Today, we welcome group piano teaching expert Marie Lee.
Marie has years of experience teaching group lessons and has been such a wonderful resource for piano teachers around the world. We are so appreciative to have Marie here with us today to share us her top tips on converting to group piano teaching.
At the end of the blog post, you will find some additional resources if you would like some more help converting to group piano lessons. One is a new course Marie and Leila Viss are releasing. The other is my latest Inner Circle course on Growing a Group Teaching Studio. Keep an eye out for more information on this in the coming days!
For now, over to you, Marie.
Converting to Group Piano Lessons
Converting a portion or even all your individual piano students into group piano lessons can be a logistical and pedagogical challenge.
Yet, many teachers who have successfully made the transition extol the benefits of this modern take on music instruction. I certainly do. I’ve been at it for fourteen years and have 130 students.
Here are my top five tips for converting to group piano lessons, which are yet to let me down.
Keep everyone in the same method books, supplementary material, and theory games. Once you’ve written your lesson plan for a particular song, save it so you can use it again. This saves hours of future planning time!
Decide on monthly themes that all classes can do and adapt them for ages and levels.
For example, in September, our classes learn by rote the most important song in the world — Happy Birthday to You!
New beginners learn the basic melody on the right hand. As students advance, they learn how to transpose the melody, harmonize with left-hand chords, add an intro/outro, etc.
In October, we learn Halloween pieces for our Halloween street recital and the first of two pieces for Junior Solo Festival in the spring. This makes it easy to plan and lay out your year. I keep a yearly plan saved in my Google Drive that I update and share with the teachers in our studio so everyone knows what’s coming up. Most things repeat from year to year so there’s very little planning for our main events and focuses.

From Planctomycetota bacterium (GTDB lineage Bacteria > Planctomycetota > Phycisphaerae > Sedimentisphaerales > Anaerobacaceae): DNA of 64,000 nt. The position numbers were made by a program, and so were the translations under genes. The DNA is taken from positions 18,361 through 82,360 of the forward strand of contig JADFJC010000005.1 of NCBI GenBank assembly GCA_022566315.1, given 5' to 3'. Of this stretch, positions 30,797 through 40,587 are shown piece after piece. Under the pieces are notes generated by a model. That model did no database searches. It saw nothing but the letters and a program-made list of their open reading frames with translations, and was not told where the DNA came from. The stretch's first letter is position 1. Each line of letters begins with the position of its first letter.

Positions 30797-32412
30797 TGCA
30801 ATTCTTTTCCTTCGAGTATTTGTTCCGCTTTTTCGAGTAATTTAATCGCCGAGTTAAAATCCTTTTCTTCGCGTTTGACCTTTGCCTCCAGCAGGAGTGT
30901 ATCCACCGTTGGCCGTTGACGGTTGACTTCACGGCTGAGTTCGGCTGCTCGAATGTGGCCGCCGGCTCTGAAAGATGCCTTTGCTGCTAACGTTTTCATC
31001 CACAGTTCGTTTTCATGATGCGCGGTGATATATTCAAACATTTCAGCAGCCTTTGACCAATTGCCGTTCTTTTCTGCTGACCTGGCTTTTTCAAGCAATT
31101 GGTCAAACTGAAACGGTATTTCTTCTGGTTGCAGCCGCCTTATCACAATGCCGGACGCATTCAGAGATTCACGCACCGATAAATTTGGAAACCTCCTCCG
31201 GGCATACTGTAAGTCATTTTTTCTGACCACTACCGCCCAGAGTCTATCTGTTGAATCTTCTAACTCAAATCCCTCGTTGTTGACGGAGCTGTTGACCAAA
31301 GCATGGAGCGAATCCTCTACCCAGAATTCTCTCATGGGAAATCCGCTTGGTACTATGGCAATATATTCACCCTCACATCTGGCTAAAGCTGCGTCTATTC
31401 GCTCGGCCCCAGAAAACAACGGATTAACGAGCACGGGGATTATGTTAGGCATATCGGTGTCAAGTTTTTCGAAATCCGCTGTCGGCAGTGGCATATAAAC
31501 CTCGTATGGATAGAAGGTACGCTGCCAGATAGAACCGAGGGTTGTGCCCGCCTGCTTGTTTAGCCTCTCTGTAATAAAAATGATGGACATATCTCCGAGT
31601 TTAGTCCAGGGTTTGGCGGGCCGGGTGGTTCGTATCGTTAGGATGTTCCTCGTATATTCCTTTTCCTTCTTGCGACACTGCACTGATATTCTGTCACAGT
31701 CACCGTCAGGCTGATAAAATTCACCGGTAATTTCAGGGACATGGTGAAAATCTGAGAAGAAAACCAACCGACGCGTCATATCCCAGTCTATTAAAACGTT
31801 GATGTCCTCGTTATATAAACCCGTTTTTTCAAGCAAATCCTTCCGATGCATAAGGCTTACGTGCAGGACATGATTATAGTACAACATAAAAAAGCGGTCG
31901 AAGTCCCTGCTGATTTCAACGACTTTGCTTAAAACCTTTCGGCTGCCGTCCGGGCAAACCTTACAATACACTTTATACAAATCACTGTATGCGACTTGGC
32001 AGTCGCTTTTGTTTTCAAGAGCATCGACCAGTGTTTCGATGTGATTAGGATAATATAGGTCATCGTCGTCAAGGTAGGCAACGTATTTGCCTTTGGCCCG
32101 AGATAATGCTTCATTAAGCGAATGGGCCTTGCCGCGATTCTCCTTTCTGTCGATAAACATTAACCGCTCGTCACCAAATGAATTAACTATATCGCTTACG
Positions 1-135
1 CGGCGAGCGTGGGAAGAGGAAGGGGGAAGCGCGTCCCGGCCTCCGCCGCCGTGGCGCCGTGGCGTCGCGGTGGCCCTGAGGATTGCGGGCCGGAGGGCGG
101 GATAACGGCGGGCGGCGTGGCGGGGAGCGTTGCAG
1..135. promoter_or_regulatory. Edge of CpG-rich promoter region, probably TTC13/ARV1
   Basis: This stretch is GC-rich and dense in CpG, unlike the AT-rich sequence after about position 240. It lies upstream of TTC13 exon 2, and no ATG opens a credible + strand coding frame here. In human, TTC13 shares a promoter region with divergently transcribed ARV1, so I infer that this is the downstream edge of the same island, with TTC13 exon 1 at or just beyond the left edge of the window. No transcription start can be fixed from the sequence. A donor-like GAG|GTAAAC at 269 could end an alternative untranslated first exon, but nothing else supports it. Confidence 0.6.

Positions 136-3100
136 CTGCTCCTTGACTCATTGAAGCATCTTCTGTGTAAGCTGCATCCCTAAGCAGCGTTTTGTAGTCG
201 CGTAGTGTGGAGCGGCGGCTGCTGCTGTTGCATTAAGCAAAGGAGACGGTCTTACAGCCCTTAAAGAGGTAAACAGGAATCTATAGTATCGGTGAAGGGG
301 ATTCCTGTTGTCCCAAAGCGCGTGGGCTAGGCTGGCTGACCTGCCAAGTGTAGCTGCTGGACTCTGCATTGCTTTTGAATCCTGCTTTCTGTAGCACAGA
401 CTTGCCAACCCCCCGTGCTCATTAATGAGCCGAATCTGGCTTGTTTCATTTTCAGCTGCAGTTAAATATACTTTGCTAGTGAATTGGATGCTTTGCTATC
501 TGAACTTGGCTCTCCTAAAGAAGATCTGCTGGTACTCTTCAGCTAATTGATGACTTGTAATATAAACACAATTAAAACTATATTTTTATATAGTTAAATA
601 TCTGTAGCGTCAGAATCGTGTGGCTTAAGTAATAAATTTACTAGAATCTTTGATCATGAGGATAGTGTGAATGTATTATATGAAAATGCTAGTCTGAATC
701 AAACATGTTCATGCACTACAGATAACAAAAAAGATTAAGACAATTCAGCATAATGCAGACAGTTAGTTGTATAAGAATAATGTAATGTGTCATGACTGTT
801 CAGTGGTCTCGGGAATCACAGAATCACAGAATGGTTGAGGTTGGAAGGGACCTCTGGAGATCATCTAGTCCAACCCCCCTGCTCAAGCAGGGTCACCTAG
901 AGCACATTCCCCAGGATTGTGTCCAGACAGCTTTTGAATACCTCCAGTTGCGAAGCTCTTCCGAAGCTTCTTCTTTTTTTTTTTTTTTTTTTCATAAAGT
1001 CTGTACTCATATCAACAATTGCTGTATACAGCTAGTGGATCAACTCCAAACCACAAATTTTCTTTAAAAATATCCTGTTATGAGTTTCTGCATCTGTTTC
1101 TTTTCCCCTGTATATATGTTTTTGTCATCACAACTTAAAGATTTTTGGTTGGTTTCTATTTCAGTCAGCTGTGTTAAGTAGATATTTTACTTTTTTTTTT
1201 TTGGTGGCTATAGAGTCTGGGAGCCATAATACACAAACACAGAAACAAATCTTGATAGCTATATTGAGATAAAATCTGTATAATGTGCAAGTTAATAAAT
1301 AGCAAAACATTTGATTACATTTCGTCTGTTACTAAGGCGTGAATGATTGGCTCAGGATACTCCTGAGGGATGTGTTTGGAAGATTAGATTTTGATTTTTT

2. Be flexible and relax
Don’t beat yourself up if a class didn’t go exactly as planned.
Class dynamics vary from group to group and an activity or technique that works well in one class may not work well in another. Group piano lessons are still new enough that parents and students don’t have anything to compare it to, so relax! Maybe a class didn’t go like you’d hoped, but your parents and students won’t know any differently, I promise.
Assume the best from students and parents. Parents aren’t out to make your life miserable. I’m of the mindset now that if a parent didn’t understand something, then I didn’t communicate it to them well enough.
Some things are more important than others. Decide what’s most important to you and your studio and let go of the rest. You don’t have to do or be it all! There’s always next year to try a new method book, incentive program, or performance offering.
3. Hire it out!
You cannot do everything yourself, and there are now so many resources out there to assist you in running your studio. Especially when it comes to group piano lessons, there are so many things to organize. Ask and seek help. Here are some ideas:
Join the the preeminent professional development, learning and networking community for instrumental music teachers.
- Leverage teen assistants in your classes to pass out tickets, keep students on task, point to students music, play along with them, take students to the bathroom, hand out hand sanitizer, pack/unpack totes, play duets, and get footstools. I pay mine $10 per class and it’s worth every penny. The teens love the money along with being an example and friend to the younger students, and their parents appreciate that their teens are getting work experience.